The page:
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How to become Parisian in one hour?

April 24, 2014

(Published in The Malay Mail on 13 December 2013)

 

Lifting the lid on Parisian peculiarities was hatched by Olivier Giraud while working in America, where he honed both his impeccable Anglais and appreciation of cultural differences across the pond.

 

Olivier Giraud was told on countless occasions that Paris wasn’t ready for his one-man show “How to become Parisian in one hour?”. But the aspiring comedian was not one to back away from a challenge. Four years on, the 35-year-old Parisian has notched up 800 performances in Paris and across Europe giving those doubting theatre-managers a legitimate reason to raise their bushy eyebrows.

 

Giraud’s shameless instruction in English on how to blend seamlessly into the City of Light had everyone chortling in the packed rows of Théâtre des Nouveautés on Sunday evening. And if not laughing, they were squirming, for no part of Parisian life remained sacred under his penetrative eyes, including a simulated female orgasm Parisian-style (a scene that doesn’t easily translate to words), and how les femmes deal with male droop: an unforgiving eye, a “so” and a disapproving “tut-tut”. So rude; so Fren-ccch.

 

In his trademark black suit, and armed with little more than a contortionist’s face and a leather chair, he scooped up his audience of expats and tourists (from Chicago to Siberia) and Parisians (yes, some locals have a sense of humour), and led them on an eight-step journey on how Parisians conduct themselves in taxis, restaurants, while greeting, shopping, at the Eiffel Tower, in nightclubs, under-the-sheets and more.

 

Shopping: You have to watch this sketch http://oliviergiraud.com/ to get flavour of the cultural differences between shopping in H&M Paris versus any American based H&M. Don’t expect the “Hello my name is Kristi, how may I assist you today?”. But, if you were that lucky one-in-a-million shopper to receive a: “Can I help you?” here on Rue de Rivoli, the innate Parisian response is to stick their hand in the shop assistant’s face and bark: “Non, Je regarde!”. Or in other words: “Go and **** yourself!” Giraud explained. Ouch.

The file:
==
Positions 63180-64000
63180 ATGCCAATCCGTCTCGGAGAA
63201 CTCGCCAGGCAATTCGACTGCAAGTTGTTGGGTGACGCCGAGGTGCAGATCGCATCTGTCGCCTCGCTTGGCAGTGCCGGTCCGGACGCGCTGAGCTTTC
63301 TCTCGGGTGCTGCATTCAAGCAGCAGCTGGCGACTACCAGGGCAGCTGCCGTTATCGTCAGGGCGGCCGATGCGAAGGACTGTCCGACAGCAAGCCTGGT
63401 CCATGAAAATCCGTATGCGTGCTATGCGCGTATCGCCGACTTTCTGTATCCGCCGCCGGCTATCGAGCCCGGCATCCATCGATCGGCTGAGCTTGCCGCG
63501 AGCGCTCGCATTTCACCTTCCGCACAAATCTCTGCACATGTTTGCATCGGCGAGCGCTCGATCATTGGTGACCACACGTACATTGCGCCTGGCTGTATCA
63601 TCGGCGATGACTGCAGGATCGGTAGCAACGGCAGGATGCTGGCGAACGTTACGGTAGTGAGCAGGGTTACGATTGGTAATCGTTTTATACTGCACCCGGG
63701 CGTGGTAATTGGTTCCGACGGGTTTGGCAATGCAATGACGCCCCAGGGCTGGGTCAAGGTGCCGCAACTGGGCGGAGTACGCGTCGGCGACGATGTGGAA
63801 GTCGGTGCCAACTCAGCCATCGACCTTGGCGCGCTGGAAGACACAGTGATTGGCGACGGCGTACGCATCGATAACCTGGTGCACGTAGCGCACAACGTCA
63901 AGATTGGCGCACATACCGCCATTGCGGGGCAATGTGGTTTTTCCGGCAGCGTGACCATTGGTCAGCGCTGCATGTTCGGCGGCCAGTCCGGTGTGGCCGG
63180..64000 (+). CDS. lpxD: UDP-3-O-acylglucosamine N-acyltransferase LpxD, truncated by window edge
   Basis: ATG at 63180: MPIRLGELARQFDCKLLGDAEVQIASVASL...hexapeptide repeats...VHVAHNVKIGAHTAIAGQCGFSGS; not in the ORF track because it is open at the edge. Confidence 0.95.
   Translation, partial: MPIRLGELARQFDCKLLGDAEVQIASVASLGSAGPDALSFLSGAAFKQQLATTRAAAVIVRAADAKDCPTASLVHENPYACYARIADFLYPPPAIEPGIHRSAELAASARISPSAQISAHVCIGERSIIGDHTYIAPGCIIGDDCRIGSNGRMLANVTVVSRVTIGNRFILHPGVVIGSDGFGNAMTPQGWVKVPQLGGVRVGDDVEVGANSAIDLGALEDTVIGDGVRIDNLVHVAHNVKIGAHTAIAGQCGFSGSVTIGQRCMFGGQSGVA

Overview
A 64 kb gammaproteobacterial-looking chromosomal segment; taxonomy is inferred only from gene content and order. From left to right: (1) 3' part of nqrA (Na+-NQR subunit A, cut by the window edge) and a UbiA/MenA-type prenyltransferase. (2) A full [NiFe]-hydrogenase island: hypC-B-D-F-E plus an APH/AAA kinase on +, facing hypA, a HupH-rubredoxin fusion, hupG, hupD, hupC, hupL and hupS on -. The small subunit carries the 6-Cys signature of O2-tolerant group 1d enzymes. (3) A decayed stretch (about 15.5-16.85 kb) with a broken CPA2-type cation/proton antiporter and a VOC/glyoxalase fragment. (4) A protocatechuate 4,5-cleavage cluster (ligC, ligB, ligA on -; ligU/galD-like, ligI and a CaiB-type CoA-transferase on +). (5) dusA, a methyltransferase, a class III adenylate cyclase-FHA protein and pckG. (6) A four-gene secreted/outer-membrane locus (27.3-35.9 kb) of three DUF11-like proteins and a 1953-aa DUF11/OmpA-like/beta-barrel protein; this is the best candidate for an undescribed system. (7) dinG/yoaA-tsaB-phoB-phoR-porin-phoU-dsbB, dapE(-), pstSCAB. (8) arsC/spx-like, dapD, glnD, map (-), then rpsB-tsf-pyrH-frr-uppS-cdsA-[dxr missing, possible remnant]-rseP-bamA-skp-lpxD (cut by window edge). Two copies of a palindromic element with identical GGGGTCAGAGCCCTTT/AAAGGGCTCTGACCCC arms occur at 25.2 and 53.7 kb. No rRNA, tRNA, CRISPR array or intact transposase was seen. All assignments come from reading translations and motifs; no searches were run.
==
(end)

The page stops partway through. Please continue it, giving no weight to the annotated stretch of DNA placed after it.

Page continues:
Greetings: Never hug, unless you are at a funeral when embraces are freely dispensed with the obligatory: “C’est la vie”. Parisians only ever greet with two kisses and the “kiss” involves “cheek brushing”, nothing more. Three or four kisses means: “They are from the south of France; they kiss more as they have nothing to do.” Giraud quipped.

 

Paris Metro: The key here is to look depressed at all times, ask doddery old ladies to shift out of the way, and “it’s every Parisian for themselves” on the train’s arrival. On no account should you offer your seat to the elderly or to pregnant women — “they fanned, so they stand!”.

 

Dress Code: How do you tell a Parisian man from a Parisian lady? You can’t. Forget the archetypal stripes Giraud advised: “They dress the same — black top and black or navy trousers. Perhaps if they are feeling a little crrr-a-zy: a grey top.” Scarves are unisex and de rigueur; come rain or shine. See a lady wearing a skirt in Paris? She’s an expat, and if it’s a miniskirt: “She must be from England”.

 

Restaurants: The only way to get service from the arrogant, grumpy ol’ gits that wait on tables is to match their rudeness with une forêt of hand gesticulations and alarmingly eyebrow gymnastics enough to give Jack Nicholson a run for his money.

 

Taxis: Any self-respecting Parisian knows the only way to flag down a taxi is to swear profusely and use traffic-stopping hand waving. Swearing reaches a crescendo once the third cab passes by them: “Putain, tu fais chier, merde!” The meaning of which is best left to Google Translate.

 

The rule by intimidation continues — gesticulating (hands, head, eyebrows the lot) at green lights to ensure the driver’s got his foot on the gas and making it clear they are Parisian: “So don’t cheat me and take me on winding routes”. Tourists travelling by taxis on the other hand, in their dreamy state, particularly when passing the Eiffel Tour (which Parisians mostly think is “merde” according to Giraud), will ask the driver whether they like Paris, to which they’ll reply “Non.” “Why not?” “Because it’s full of tourists…”

 

Ladies and nightclubs: Parisian ladies never take their purses to nightclubs as the gallant Parisian men always buy the drinks. To illustrate how Parisian ladies gain access to VIP clubs in Paris, he called upon a Korean lady (who, by design or otherwise, complemented the role-play by her very obvious lack of bra and tight top) to act out the essentials: wear heels (read Louboutins), purse your cherry-coloured lips and have your hands hovering over your hips as you confidently stride Parisian-catwalk-style. Then voilà, ma chérie; you’re sipping free Kir Royals within minutes.

 

And so, if you haven’t just crossed off Paris from your travel wish list, start perfecting your eyebrow-raising, opening your eyelids bush baby-wide and get those hand gesticulations warming up. For the good-old fashioned “Oh la la” ain’t gonna get you far in this city.

 

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